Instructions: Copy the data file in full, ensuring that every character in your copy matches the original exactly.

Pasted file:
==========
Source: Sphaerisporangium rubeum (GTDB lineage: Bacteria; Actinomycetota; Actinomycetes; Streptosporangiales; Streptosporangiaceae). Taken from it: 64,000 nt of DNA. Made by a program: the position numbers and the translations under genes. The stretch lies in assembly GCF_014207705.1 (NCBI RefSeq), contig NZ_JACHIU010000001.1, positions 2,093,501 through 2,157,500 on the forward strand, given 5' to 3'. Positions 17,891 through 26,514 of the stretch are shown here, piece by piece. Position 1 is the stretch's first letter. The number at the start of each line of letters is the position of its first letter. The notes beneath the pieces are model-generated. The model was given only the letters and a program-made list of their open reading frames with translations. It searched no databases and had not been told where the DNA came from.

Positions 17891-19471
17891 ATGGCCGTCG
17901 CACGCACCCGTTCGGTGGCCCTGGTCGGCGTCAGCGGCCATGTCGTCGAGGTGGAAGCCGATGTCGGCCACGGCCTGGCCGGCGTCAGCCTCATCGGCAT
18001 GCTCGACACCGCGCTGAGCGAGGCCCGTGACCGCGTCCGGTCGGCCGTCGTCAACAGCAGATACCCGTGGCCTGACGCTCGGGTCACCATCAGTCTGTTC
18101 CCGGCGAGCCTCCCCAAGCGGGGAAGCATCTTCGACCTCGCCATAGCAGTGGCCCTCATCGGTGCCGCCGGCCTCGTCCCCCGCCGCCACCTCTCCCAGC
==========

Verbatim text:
Source: Sphaerisporangium rubeum (GTDB lineage: Bacteria; Actinomycetota; Actinomycetes; Streptosporangiales; Streptosporangiaceae). Taken from it: 64,000 nt of DNA. Made by a program: the position numbers and the translations under genes. The stretch lies in assembly GCF_014207705.1 (NCBI RefSeq), contig NZ_JACHIU010000001.1, positions 2,093,501 through 2,157,500 on the forward strand, given 5' to 3'. Positions 17,891 through 26,514 of the stretch are shown here, piece by piece. Position 1 is the stretch's first letter. The number at the start of each line of letters is the position of its first letter. The notes beneath the pieces are model-generated. The model was given only the letters and a program-made list of their open reading frames with translations. It searched no databases and had not been told where the DNA came from.

Positions 17891-19471
17891 ATGGCCGTCG
17901 CACGCACCCGTTCGGTGGCCCTGGTCGGCGTCAGCGGCCATGTCGTCGAGGTGGAAGCCGATGTCGGCCACGGCCTGGCCGGCGTCAGCCTCATCGGCAT
18001 GCTCGACACCGCGCTGAGCGAGGCCCGTGACCGCGTCCGGTCGGCCGTCGTCAACAGCAGATACCCGTGGCCTGACGCTCGGGTCACCATCAGTCTGTTC
18101 CCGGCGAGCCTCCCCAAGCGGGGAAGCATCTTCGACCTCGCCATAGCAGTGGCCCTCATCGGTGCCGCCGGCCTCGTCCCCCGCCGCCACCTCTCCCAGC